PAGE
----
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Marine Ecology Progress Series

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MEPS 605:103-110 (2018)  -  DOI: https://doi.org/10.3354/meps12762

Ocean warming, but not acidification, accelerates seagrass decomposition under near-future climate scenarios

Brendan P. Kelaher1,*, Melinda A. Coleman1,2, Melanie J. Bishop3

1National Marine Science Centre and Marine Ecology Research Centre, Southern Cross University, PO Box 4321, Coffs Harbour, NSW 2450, Australia
2NSW Fisheries, Department of Primary Industries, PO Box 4321, Coffs Harbour, NSW 2450, Australia
3Department of Biological Sciences, Macquarie University, North Ryde, NSW 2109, Australia
*Corresponding author:

ABSTRACT: The majority of marine macrophyte production is not consumed by herbivores but instead is channeled into detrital pathways where it supports biodiversity and drives coastal productivity, nutrient cycling and blue carbon sequestration. While it is clear that detrital pathways will be affected by ocean climate change, the relative importance of changing temperature or pH, or their interactions, has not been assessed. We used outdoor mesocosm experiments to assess the relative importance of ocean warming, acidification and latitude of litter origin on the decomposition and biomechanical properties of seagrass Zostera muelleri. Seagrass, collected from 2 sites at each of 2 latitudes (29° and 35°S), was subjected to an orthogonal combination of current and predicted future ocean warming (+3°C) and acidification (-0.3 pH unit). Elevated temperatures resulted in a 15% greater loss of seagrass detrital mass. Mass loss of seagrass detritus was also greater in seagrass from higher than from lower latitudes. The stiffness (Young’s modulus) of decomposing seagrass was greater at 22°C than at 25°C. Elevated sea temperatures also weakened decomposing seagrass, but the magnitude of these effects was greater for Z. muelleri originating from higher than from lower latitudes. Overall, ocean warming is likely to have a much larger influence on seagrass decomposition than ocean acidification. As climate changes, however, if seagrass from higher latitudes takes on similar characteristics to seagrass currently growing at lower latitudes, there may be a negative feedback against the impacts of ocean warming on decomposition, moderating changes in associated primary and secondary productivity that supports coastal fisheries and ecosystem processes.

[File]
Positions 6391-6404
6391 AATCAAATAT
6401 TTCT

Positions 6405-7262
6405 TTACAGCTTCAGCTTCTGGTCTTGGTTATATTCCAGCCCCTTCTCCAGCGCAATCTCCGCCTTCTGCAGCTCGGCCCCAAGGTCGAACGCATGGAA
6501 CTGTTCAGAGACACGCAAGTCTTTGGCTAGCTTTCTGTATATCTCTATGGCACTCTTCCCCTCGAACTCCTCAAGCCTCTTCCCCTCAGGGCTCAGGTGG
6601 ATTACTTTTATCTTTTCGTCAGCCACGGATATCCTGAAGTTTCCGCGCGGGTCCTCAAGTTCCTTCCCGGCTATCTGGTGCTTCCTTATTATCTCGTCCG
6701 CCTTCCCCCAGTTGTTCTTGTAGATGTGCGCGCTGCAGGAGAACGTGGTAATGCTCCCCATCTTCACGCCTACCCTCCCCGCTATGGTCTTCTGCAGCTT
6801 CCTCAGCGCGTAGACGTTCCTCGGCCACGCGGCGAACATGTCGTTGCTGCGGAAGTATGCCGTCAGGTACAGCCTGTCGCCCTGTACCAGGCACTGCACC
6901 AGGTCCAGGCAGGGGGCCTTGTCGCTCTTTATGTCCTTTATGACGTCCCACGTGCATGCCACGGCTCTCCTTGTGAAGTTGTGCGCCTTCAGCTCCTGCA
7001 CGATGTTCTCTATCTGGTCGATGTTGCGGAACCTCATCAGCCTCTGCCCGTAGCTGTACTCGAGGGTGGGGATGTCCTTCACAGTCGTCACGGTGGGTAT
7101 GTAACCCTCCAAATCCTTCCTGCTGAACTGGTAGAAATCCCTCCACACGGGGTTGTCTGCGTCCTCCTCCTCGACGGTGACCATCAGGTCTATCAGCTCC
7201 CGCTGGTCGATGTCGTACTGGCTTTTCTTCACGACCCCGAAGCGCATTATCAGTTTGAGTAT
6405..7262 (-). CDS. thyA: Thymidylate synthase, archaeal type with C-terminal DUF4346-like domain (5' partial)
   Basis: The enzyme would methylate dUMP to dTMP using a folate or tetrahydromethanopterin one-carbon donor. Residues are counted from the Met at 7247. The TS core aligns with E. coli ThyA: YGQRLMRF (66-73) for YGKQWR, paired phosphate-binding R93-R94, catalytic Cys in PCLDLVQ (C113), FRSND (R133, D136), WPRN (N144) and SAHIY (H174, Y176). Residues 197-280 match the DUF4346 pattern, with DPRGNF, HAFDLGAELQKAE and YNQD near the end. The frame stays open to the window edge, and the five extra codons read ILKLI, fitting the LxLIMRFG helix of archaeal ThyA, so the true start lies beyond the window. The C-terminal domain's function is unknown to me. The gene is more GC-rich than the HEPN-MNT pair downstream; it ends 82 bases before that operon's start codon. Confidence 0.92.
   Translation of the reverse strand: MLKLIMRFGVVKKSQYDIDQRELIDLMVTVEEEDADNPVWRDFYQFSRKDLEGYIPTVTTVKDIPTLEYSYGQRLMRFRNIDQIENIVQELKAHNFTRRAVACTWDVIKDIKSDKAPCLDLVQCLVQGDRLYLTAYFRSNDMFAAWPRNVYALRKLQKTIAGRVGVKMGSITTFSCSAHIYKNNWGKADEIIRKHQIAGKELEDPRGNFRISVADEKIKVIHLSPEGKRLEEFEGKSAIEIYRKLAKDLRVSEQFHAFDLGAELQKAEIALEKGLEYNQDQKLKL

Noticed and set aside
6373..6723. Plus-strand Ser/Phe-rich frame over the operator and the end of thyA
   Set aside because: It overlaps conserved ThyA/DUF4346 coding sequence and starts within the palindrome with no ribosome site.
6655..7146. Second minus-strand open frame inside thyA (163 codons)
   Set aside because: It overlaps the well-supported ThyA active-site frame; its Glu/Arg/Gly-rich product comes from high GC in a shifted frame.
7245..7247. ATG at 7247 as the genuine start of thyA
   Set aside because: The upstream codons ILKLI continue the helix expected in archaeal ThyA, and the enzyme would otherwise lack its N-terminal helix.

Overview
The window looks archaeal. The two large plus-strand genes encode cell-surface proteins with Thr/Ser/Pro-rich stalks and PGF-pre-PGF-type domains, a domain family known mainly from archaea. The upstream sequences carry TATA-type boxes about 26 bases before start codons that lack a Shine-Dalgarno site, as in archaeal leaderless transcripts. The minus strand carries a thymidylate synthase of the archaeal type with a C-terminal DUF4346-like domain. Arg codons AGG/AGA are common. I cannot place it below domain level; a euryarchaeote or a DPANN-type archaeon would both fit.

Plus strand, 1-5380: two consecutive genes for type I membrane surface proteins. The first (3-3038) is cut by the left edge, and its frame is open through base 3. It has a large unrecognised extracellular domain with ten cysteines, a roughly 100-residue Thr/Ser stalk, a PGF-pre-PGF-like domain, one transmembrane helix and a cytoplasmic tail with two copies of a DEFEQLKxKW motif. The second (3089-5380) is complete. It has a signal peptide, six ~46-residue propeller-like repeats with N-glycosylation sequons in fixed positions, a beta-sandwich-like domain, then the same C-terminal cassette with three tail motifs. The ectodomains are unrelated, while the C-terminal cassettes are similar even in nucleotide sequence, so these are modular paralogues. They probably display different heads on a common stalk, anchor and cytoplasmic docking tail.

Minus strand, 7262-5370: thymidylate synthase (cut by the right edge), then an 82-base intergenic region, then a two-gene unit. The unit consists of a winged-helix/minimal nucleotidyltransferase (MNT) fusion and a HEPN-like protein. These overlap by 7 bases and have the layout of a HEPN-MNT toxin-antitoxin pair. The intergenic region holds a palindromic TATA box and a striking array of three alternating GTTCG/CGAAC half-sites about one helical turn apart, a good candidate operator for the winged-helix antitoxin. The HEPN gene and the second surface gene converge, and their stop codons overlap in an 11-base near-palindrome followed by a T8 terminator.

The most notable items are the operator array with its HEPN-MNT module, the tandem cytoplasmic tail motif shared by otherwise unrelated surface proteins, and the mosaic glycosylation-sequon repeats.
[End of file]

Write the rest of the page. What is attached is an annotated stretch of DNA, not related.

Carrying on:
KEY WORDS: Ocean climate change · Ocean warming · Acidification · Seagrass · Decomposition · Eelgrass · Zostera


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Cite this article as: Kelaher BP, Coleman MA, Bishop MJ (2018) Ocean warming, but not acidification, accelerates seagrass decomposition under near-future climate scenarios. Mar Ecol Prog Ser 605:103-110. https://doi.org/10.3354/meps12762

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